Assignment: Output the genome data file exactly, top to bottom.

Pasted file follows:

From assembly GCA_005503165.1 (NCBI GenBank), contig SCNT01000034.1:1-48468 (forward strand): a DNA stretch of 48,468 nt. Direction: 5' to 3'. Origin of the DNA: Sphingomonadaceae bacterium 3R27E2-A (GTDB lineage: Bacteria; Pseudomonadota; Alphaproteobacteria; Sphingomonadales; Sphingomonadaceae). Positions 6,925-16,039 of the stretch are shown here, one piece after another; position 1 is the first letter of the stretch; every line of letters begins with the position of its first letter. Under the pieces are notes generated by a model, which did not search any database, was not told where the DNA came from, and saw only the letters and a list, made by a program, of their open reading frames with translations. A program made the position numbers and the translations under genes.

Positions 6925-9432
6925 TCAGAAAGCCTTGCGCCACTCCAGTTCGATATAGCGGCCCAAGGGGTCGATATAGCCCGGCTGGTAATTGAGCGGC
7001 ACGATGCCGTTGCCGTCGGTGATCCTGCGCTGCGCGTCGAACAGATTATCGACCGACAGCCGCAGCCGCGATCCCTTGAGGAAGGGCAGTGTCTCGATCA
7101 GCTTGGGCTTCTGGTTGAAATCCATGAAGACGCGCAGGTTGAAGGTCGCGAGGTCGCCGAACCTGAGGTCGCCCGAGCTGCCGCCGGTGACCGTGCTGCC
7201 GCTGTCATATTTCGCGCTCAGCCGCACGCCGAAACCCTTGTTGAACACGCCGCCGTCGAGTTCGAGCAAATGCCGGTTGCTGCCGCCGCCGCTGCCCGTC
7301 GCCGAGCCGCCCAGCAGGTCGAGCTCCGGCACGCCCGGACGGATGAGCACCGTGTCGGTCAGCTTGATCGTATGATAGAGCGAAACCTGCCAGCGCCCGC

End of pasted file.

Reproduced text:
From assembly GCA_005503165.1 (NCBI GenBank), contig SCNT01000034.1:1-48468 (forward strand): a DNA stretch of 48,468 nt. Direction: 5' to 3'. Origin of the DNA: Sphingomonadaceae bacterium 3R27E2-A (GTDB lineage: Bacteria; Pseudomonadota; Alphaproteobacteria; Sphingomonadales; Sphingomonadaceae). Positions 6,925-16,039 of the stretch are shown here, one piece after another; position 1 is the first letter of the stretch; every line of letters begins with the position of its first letter. Under the pieces are notes generated by a model, which did not search any database, was not told where the DNA came from, and saw only the letters and a list, made by a program, of their open reading frames with translations. A program made the position numbers and the translations under genes.

Positions 6925-9432
6925 TCAGAAAGCCTTGCGCCACTCCAGTTCGATATAGCGGCCCAAGGGGTCGATATAGCCCGGCTGGTAATTGAGCGGC
7001 ACGATGCCGTTGCCGTCGGTGATCCTGCGCTGCGCGTCGAACAGATTATCGACCGACAGCCGCAGCCGCGATCCCTTGAGGAAGGGCAGTGTCTCGATCA
7101 GCTTGGGCTTCTGGTTGAAATCCATGAAGACGCGCAGGTTGAAGGTCGCGAGGTCGCCGAACCTGAGGTCGCCCGAGCTGCCGCCGGTGACCGTGCTGCC
7201 GCTGTCATATTTCGCGCTCAGCCGCACGCCGAAACCCTTGTTGAACACGCCGCCGTCGAGTTCGAGCAAATGCCGGTTGCTGCCGCCGCCGCTGCCCGTC
7301 GCCGAGCCGCCCAGCAGGTCGAGCTCCGGCACGCCCGGACGGATGAGCACCGTGTCGGTCAGCTTGATCGTATGATAGAGCGAAACCTGCCAGCGCCCGC